Data science for everyone
Course materials and notes for the course Data Science for Everyone.
This textbook is based on the Berkeley Foundations of Data Science course. The most recent version of the course is at Computational and Inferential Thinking. The repository for the textbook is on Github.
Versions of the Berkeley course come from the last commit in that repository that is licensed with a Creative Commons CC-BY-NC license
64b20f0. The following commit (
710ed4e) relicensed the work with a CC-BY-NC-ND license, forbidding derivative works.
The template for this website comes from https://github.com/choldgraf/textbooks-with-jupyter - many thanks to Chris Holdgraf for putting that together.
Getting started for working on the repository
Say your Github username is
Go to the repository page that houses this README - for example https://github.co/matthew-brett/dsfe.
Click on "Fork" button near top right, to make your own fork of the
repository, that will now be at
<repo-name> is the name of the repository housing this README.
Before you clone the repository, make sure you are working in a case-sensitive filesystem. The default macOS filesystem is not case-sensitive, see the section "Case-sensitive files on the Mac" near the end, before you continue, and clone into this new filesystem.
The following assumes that the README is in
https://github.com/matthew-brett/dsfe. The name of the repository is
dsfe. Substitute URL and repository name throughout.
Clone the main repo:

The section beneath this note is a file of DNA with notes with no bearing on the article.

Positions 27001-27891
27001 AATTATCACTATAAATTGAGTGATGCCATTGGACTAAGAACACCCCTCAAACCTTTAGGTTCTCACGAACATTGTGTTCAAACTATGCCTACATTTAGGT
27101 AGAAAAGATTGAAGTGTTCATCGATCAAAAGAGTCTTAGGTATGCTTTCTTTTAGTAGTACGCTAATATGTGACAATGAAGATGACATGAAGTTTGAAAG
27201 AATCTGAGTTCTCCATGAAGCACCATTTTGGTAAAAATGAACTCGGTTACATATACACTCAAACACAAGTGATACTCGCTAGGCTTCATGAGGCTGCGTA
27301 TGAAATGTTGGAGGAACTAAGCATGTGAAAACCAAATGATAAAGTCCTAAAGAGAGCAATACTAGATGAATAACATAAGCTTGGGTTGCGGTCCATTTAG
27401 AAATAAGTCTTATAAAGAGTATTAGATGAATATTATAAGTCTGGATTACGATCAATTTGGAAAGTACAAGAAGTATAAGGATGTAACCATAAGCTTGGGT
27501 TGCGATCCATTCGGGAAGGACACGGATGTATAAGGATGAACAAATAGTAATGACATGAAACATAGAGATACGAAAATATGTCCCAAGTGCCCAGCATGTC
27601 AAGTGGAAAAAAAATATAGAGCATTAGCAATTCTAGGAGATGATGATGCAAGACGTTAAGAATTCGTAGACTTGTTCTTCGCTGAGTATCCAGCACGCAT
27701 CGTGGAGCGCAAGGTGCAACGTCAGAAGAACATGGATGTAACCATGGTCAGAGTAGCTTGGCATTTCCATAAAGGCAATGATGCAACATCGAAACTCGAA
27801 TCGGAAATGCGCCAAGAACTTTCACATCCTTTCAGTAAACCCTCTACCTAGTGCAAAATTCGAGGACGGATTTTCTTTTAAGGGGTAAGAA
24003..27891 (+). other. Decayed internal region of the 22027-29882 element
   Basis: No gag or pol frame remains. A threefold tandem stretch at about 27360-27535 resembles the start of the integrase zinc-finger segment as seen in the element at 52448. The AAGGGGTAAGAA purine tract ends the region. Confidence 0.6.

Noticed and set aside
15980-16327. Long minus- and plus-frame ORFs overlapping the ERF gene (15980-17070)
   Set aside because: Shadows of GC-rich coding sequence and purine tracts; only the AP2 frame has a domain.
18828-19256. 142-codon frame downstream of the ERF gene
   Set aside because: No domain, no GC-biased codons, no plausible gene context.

git clone https://github.com/matthew-brett/dsfe
Add a remote for your fork:
cd dsfe git remote add my-gh-user https://github.com/my-gh-user/dsfe.git git fetch my-gh-user
Get the submodules for the repository (you'll need these for the build):
git submodule update --init
Start by making some branch to work on, linked to your fork. Use
a name to match the kind of changes you are about to make, like
git branch rewrite-intro-pages git checkout rewrite-intro-pages
Associate this branch with your fork:
git push my-gh-user rewrite-intro-pages -u
-u flag above stores the association of this branch with your
fork, referenced by
Installing stuff for building / serving the repository files
If you use Conda then you might make a Conda environment for working on the repo. I don't, I use pip, and I make a virtual environment. You can do that like this:
python3 -m venv my-venv source my-virtualenv/bin/activate
Or, if you have virtualenvwrapper (I do) then, you might prefer:
python3 -m venv $WORKON_HOME/my-venv workon my-venv
Install the Python packages you need for building the site:
pip install -r build-requirements.txt
Finish up with a final:
Finally, check that you can run the local website server with:
Copy the URL that comes up, and paste into your browser's URL bar, to check you get can load the local website copy.
Configuring Jupyter to save / load in R Markdown
I'm using the excellent Jupytext to make it easier to edit Jupyter Notebooks. Jupytext automates saving Notebook files as Markdown (and other formats), and loading them from edited Markdown (and other formats).